A distinctive group esthetic is a rather taller order to fill. A distinctive esthetic, it seems to me, extends beyond differing preferences to become almost a different symbolic language, where words and phrases and characters and stories mean something different to those inside the group than they can ever possibly mean to those outside the group. Outsiders, by and large, don’t “get it.”
Continue reading “Is There a Distinctive Mormon Literary Esthetic? Part Two”
Previously, I wrote about why I’m more interested in active LDS artists who are seeking to build Zion. With this series, I’m approaching the same topic from a different angle.
READ PART I: THE LDS CHURCH — RESTORATION/SEPARATION &ACCOMMODATION/ASSIMILATION
READ PART II: WESTERN CULTURE — STUCK IN ROMANTICISM
PART III: WESTERN CULTURE — MODERNISM/POSTMODERNISM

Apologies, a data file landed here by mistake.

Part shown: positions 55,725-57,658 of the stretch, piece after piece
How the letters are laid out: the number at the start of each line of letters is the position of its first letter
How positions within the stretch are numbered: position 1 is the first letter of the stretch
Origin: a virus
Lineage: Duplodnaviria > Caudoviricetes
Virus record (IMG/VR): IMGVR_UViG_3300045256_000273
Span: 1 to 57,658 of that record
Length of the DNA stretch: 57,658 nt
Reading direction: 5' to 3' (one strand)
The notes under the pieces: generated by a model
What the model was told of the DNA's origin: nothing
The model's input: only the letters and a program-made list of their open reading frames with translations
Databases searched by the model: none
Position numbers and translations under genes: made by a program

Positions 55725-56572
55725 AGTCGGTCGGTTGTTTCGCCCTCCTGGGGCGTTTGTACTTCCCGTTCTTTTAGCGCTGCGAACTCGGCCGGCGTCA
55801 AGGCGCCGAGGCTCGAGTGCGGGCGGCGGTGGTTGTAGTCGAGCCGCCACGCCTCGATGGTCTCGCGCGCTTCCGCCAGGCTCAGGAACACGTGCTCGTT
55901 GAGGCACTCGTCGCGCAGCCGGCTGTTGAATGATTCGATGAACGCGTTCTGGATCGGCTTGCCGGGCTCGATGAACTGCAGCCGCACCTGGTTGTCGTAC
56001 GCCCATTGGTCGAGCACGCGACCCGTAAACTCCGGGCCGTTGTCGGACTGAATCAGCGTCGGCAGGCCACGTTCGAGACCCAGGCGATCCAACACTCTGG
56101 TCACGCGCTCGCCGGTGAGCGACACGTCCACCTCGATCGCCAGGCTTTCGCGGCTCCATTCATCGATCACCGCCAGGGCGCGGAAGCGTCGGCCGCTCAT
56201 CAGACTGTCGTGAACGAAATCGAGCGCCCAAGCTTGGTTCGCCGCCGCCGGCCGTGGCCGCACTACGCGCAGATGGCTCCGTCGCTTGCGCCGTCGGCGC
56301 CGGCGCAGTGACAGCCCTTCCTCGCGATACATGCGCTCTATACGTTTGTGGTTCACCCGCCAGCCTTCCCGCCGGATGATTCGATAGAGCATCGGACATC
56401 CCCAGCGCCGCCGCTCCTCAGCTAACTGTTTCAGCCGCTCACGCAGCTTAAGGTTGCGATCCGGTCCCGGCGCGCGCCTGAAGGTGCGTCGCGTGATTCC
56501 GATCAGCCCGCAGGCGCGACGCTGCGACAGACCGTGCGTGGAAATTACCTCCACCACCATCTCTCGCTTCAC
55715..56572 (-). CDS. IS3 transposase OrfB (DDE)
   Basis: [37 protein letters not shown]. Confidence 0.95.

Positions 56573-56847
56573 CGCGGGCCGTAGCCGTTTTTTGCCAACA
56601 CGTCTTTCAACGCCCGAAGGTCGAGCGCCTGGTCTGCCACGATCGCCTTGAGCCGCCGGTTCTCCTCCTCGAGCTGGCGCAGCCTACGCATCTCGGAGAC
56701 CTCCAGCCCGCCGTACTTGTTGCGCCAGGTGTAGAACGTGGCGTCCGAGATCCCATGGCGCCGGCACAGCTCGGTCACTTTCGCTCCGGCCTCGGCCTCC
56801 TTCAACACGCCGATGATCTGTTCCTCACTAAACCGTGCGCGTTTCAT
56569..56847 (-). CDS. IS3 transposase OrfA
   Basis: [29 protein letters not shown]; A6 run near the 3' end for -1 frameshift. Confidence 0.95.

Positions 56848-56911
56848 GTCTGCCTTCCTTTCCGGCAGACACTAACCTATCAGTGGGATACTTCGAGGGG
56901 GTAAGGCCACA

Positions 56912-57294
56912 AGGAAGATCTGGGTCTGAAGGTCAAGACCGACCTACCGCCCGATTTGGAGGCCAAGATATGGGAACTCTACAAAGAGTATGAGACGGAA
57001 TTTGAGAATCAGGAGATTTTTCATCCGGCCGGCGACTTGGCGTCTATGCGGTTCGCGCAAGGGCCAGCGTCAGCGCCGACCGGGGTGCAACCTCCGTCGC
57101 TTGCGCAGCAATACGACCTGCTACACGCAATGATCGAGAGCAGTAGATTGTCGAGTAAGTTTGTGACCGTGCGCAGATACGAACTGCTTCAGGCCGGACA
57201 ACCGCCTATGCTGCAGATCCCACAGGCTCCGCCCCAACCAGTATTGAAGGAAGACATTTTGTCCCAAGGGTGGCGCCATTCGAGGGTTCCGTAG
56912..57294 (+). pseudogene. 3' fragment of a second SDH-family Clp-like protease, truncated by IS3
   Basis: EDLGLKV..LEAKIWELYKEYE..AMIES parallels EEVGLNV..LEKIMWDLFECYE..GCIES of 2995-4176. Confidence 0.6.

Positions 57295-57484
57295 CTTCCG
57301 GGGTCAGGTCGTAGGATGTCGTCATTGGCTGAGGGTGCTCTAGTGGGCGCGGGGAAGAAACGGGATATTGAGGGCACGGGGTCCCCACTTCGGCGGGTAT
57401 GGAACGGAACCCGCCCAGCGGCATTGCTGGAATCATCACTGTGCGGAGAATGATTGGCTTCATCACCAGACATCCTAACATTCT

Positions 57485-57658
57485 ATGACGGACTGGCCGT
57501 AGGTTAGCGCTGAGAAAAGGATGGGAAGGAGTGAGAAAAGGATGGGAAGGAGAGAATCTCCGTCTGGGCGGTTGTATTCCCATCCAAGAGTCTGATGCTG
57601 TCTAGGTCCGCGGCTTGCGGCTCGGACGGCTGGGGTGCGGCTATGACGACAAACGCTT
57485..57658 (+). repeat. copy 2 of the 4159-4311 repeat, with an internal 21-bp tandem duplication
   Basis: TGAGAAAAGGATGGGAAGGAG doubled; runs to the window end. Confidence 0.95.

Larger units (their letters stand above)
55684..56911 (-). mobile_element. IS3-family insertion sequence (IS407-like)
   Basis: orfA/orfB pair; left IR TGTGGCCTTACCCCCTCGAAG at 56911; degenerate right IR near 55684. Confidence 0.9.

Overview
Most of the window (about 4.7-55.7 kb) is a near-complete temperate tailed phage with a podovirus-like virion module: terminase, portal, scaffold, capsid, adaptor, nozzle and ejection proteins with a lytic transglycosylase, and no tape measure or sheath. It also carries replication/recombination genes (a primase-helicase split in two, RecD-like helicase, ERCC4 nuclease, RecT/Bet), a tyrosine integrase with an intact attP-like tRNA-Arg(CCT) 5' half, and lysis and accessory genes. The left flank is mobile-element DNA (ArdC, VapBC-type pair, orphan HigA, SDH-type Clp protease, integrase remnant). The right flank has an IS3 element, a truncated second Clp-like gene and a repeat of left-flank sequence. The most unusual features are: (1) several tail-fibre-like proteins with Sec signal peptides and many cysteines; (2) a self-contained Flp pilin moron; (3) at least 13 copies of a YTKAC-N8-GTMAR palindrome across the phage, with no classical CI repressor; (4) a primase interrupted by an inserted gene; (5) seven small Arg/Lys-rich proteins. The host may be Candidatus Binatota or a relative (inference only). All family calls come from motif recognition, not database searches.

At the turn of the 20th century, artists from a variety of disciplines sought to break free from the grip of Romanticism. They saw that realism was as much of an artificiality as what it was reacting against, and they saw that the original things that Romanticism had reacted against–cold rationalism, industrialization–had only gotten worse. What’s more Darwin and Nietzsche had showed (in very different ways that God really was dead; Freud that everybody was all messed up inside from repressing things (and because of our parents); and popular culture that Romanticism could take on virulent, sentimental, wildly successful, lucrative forms (the penny dreadful/dime novel, light opera, advertising, Beaux-Arts architecture, etc.). Continue reading “Artists of the Restoration Part III: MODERNISM & POSTMODERNISM”